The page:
Buffenbarger said his comments applied to the congressional races. In the presidential race, his union has already endorsed Hillary Rodham Clinton. It's unclear where Clinton will come down on the trade agreement, but Buffenbarger said the endorsement stands.
Clinton's chief rival for the Democratic nomination, Sen. Bernie Sanders, I-Vt., moved quickly to voice his opposition.
"Wall Street and other big corporations have won again. In the Senate, I will do all that I can to defeat the #TPP agreement," Sanders tweeted.
Another Democratic candidate, former Maryland Gov. Martin O'Malley, has been highly critical of the trade pact in recent months.
The TPP is designed to encourage trade among the United States, Australia, Brunei, Canada, Chile, Japan, Malaysia, Mexico, New Zealand, Peru, Singapore and Vietnam. The pact would reduce tariffs in the participating nations in a bid to open markets.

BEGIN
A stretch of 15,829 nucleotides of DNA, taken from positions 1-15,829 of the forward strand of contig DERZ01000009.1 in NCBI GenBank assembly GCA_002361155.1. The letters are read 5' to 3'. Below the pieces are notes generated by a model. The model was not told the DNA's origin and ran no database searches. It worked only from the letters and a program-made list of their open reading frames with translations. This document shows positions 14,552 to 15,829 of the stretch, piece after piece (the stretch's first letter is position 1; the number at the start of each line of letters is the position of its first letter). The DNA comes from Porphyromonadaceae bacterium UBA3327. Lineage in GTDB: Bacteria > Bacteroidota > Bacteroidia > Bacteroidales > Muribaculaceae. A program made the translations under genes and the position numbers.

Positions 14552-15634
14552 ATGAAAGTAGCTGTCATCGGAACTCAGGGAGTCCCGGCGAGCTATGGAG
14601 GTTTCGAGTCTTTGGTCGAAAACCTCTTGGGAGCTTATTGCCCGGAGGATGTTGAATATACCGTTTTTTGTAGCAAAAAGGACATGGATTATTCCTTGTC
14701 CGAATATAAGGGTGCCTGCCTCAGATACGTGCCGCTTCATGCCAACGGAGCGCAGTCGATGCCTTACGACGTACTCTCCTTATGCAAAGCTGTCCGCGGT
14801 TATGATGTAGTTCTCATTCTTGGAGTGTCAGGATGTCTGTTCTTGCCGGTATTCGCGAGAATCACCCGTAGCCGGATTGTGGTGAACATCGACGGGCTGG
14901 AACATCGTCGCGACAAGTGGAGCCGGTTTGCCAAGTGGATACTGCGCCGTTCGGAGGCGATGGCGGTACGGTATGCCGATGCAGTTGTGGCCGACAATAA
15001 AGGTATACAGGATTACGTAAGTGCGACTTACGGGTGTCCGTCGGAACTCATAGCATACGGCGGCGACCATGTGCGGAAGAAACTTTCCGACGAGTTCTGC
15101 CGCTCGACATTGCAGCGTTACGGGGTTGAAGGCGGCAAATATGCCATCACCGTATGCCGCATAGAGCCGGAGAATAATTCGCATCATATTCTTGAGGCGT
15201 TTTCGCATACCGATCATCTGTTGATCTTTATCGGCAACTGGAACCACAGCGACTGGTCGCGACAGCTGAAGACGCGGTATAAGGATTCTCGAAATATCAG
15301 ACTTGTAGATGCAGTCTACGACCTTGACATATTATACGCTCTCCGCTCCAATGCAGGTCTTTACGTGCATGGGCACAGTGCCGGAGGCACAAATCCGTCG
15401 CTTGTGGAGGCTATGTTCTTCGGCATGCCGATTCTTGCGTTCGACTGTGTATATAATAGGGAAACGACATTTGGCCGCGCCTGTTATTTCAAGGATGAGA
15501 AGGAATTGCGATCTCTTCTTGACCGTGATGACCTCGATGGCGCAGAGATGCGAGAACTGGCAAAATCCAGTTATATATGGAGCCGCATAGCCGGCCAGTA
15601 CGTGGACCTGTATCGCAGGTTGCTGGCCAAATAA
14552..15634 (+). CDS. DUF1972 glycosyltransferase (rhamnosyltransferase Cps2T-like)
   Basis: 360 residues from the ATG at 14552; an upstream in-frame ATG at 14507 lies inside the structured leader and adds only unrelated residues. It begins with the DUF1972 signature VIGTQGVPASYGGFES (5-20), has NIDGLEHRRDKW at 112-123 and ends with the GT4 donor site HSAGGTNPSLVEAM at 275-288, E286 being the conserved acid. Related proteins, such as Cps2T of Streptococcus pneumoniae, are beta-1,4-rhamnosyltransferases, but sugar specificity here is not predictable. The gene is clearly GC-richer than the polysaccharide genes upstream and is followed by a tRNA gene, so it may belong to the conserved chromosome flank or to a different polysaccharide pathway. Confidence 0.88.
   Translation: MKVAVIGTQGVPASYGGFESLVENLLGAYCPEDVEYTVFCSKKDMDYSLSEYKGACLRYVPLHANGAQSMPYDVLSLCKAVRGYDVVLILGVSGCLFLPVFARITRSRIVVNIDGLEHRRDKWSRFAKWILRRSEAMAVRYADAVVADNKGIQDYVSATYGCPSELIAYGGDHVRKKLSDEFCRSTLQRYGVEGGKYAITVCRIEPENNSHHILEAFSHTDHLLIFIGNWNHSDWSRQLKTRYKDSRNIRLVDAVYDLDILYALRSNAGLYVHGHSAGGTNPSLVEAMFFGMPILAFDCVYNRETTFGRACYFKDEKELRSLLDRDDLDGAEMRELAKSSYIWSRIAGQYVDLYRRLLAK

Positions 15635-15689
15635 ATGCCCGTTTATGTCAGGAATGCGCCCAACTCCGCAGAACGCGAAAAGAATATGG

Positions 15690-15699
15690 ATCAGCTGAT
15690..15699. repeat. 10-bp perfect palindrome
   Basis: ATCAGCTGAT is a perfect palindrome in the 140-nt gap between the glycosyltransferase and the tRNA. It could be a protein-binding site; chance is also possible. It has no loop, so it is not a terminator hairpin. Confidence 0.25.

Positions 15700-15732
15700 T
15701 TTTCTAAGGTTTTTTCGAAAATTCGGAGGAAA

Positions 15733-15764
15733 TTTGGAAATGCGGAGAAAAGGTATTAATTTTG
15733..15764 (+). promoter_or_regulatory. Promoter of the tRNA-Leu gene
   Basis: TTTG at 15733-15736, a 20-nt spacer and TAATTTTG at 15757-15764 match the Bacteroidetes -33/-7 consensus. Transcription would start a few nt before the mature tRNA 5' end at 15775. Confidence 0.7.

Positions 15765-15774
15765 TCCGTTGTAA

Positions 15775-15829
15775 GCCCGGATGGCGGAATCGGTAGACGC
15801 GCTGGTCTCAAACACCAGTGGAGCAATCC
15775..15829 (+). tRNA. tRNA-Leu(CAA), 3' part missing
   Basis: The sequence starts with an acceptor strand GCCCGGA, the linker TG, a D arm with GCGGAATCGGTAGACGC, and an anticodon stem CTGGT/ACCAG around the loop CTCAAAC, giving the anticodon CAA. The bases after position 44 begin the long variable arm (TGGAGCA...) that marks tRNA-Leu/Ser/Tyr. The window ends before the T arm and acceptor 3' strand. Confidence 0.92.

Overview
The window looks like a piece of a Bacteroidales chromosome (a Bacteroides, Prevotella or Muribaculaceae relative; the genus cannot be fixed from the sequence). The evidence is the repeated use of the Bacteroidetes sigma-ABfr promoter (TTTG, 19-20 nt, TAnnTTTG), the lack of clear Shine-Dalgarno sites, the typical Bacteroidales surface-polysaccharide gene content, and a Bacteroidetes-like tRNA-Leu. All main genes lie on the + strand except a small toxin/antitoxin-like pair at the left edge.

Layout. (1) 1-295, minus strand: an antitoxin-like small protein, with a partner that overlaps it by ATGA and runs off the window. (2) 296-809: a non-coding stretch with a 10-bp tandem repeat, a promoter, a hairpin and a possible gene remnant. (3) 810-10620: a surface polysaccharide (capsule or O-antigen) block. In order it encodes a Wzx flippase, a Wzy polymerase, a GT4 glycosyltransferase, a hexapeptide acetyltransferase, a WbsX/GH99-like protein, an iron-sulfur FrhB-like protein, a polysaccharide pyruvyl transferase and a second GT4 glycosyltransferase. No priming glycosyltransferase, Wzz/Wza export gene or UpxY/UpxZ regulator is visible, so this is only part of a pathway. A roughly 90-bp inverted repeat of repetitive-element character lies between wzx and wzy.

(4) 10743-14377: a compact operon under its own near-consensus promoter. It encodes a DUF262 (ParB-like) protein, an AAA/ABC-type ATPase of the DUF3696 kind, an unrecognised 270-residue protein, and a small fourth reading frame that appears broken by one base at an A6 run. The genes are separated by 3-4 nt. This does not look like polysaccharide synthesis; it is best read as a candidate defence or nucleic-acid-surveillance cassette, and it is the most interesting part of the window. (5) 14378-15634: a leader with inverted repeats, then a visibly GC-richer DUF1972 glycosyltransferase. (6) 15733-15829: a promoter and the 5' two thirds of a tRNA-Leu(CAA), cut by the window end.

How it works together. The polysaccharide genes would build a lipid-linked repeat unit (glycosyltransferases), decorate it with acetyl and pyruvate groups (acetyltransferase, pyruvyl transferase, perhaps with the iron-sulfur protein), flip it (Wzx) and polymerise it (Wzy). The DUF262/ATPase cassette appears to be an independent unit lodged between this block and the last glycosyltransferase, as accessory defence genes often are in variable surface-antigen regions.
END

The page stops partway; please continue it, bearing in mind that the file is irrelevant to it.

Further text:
Democratic lawmakers representing major manufacturing districts voiced skepticism that the pact would help their constituents.
"American workers should be skeptical of the specifics of this new trade agreement. Past trade deals like NAFTA have hollowed out America's manufacturing base and shipped thousands of American jobs overseas," said Rep. Dan Kildee, D-Mich.
As some of the expected opponents quickly objected, others needed to advance the deal voiced some caution. Members of the House Agriculture Committee have said they're concerned about a lack of access for rice farmers and the dairy industry.
"While I am encouraged to hear that U.S. livestock products such as beef and pork will see significant gains in market access, it will take a coalition of many to move TPP over the coming months," said committee Chairman Michael Conaway, R-Texas. "At this time, I am skeptical that these concerns were sufficiently addressed but will remain open-minded."
The Associated Press